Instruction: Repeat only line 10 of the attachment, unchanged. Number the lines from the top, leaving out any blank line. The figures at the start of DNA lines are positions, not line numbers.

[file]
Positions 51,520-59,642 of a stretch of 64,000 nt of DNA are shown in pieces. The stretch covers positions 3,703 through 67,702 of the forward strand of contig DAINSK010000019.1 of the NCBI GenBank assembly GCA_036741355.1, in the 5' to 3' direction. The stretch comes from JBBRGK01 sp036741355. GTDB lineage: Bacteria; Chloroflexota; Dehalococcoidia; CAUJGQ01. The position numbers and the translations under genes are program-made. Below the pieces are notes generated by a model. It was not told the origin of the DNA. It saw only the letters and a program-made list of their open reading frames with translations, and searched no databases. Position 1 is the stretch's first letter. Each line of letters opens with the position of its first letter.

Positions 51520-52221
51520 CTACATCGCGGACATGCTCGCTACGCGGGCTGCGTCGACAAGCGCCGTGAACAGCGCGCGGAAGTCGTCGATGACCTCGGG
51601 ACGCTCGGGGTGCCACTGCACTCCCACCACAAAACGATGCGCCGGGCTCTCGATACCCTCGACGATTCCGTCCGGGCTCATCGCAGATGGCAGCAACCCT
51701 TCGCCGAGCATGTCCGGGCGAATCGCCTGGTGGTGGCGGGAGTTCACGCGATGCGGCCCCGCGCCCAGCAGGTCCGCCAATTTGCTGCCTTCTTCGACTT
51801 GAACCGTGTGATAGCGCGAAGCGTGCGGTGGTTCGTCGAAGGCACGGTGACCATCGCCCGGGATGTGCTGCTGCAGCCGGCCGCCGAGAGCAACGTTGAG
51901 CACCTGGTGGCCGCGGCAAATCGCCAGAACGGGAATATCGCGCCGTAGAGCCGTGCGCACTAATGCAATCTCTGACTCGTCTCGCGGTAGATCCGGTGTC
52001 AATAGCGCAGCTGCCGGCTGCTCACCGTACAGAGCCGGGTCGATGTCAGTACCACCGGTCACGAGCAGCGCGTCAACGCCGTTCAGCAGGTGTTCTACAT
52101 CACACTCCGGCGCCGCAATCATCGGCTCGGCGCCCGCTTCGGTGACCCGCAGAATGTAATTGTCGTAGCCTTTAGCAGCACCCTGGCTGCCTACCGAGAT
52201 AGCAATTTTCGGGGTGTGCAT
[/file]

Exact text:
52201 AGCAATTTTCGGGGTGTGCAT